- [0027]The merging and comparing modules (block
**18**and block**20**) illustrated inFIG. 1 may comprise a process of identifying time correlations among multiple time-series data streams. Embodiments of the present invention may operate by first reducing time-series comparisons such that the problem of comparing multiple time-series data streams can be more efficiently done. In order to properly present the merging and comparing modules (block**18**and block**20**) discussed above, it may be necessary to define certain terms including “one-to-one,” “many-to-one,” and “many-to-many,” which are used to describe time-series comparisons. - [0028]One-to-one may be defined as the comparison of two time-series data streams with each other. This is the simplest form of time-series comparison, wherein the purpose may be to find out if there exists a time correlation between two time-series. For example, if A and B identify two time-series data streams, one-to-one comparison generally tries to find out if changes in data values of A have any time delayed impact on changes in data values of B. The one-to-one comparison may be denoted A→B.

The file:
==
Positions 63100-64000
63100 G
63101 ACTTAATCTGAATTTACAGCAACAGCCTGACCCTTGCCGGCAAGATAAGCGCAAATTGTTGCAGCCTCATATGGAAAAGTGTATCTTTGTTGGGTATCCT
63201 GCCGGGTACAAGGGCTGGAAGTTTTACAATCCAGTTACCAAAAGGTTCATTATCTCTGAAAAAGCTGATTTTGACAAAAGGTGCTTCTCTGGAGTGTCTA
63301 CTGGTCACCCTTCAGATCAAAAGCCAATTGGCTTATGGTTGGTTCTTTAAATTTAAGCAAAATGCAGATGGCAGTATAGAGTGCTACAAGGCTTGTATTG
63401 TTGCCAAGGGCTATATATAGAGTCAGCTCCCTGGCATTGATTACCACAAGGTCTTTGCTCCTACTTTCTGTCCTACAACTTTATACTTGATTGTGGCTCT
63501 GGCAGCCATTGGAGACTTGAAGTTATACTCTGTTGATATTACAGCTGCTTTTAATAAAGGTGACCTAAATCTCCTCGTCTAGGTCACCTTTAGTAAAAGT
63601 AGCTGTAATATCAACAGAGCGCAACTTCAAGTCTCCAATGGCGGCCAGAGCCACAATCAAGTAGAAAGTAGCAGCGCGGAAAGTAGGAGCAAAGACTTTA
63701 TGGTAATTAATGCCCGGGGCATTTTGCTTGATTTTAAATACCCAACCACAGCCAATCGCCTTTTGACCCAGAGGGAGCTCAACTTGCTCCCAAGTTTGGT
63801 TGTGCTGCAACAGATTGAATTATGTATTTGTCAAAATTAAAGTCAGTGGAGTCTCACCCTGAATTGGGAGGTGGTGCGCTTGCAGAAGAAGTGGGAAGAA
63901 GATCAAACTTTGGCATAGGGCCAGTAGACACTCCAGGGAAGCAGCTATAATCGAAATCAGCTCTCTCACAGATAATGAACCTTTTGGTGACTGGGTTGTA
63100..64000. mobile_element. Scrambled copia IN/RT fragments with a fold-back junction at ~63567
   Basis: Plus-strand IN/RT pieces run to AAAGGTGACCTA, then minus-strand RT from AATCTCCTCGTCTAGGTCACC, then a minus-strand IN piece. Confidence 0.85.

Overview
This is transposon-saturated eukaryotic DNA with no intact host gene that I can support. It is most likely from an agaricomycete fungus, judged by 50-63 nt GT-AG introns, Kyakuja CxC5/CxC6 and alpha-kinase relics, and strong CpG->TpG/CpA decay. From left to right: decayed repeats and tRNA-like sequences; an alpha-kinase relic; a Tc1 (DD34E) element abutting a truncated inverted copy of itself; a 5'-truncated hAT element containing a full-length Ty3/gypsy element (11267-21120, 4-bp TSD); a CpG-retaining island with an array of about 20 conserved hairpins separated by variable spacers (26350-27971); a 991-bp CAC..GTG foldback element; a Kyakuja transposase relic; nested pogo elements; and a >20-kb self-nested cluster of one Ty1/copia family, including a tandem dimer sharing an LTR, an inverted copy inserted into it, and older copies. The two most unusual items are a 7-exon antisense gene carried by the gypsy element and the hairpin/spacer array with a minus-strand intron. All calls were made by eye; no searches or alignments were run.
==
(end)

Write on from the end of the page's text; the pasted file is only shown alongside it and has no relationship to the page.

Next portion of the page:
- [0029]Many-to-one may be defined as the comparison of multiple time-series data streams with a single time-series data stream. For example, if A, B and C identify three time-series data streams, many-to-one comparison generally tries to find out if changes in data values of A and B collectively have a time delayed impact on changes in data values of C. This comparison may be denoted A*B→C.
- [0030]Many-to-many may be defined as the comparison of multiple time-series data streams with multiple time-series data streams. For example, if A, B, C and D identify four time-series data streams, many-to-many comparison tries to find out if changes in data values of A and B collectively have a time delayed impact on changes in data values of C and D. This comparison may be denoted A*B→C*D.
- [0031]Embodiments of the present invention reduce many-to-one and many-to-many time-series comparisons into one-to-one time-series comparison (block